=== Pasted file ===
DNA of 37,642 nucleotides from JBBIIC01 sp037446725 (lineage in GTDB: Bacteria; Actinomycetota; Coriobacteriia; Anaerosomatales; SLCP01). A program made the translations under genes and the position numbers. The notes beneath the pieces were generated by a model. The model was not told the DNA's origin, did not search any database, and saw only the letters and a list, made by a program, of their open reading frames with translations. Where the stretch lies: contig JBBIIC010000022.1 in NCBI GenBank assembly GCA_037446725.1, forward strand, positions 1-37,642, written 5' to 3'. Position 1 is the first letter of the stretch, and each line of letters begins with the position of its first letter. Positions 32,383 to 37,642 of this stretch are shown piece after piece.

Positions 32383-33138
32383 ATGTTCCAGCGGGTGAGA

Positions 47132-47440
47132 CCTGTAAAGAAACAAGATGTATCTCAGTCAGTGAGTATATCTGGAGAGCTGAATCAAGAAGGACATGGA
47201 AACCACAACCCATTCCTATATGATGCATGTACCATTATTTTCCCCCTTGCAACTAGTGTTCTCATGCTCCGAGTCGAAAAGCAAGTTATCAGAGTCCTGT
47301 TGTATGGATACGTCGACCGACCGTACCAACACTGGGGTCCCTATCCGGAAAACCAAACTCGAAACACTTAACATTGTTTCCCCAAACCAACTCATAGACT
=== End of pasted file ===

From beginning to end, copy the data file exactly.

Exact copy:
DNA of 37,642 nucleotides from JBBIIC01 sp037446725 (lineage in GTDB: Bacteria; Actinomycetota; Coriobacteriia; Anaerosomatales; SLCP01). A program made the translations under genes and the position numbers. The notes beneath the pieces were generated by a model. The model was not told the DNA's origin, did not search any database, and saw only the letters and a list, made by a program, of their open reading frames with translations. Where the stretch lies: contig JBBIIC010000022.1 in NCBI GenBank assembly GCA_037446725.1, forward strand, positions 1-37,642, written 5' to 3'. Position 1 is the first letter of the stretch, and each line of letters begins with the position of its first letter. Positions 32,383 to 37,642 of this stretch are shown piece after piece.

Positions 32383-33138
32383 ATGTTCCAGCGGGTGAGA

Positions 47132-47440
47132 CCTGTAAAGAAACAAGATGTATCTCAGTCAGTGAGTATATCTGGAGAGCTGAATCAAGAAGGACATGGA
47201 AACCACAACCCATTCCTATATGATGCATGTACCATTATTTTCCCCCTTGCAACTAGTGTTCTCATGCTCCGAGTCGAAAAGCAAGTTATCAGAGTCCTGT
47301 TGTATGGATACGTCGACCGACCGTACCAACACTGGGGTCCCTATCCGGAAAACCAAACTCGAAACACTTAACATTGTTTCCCCAAACCAACTCATAGACT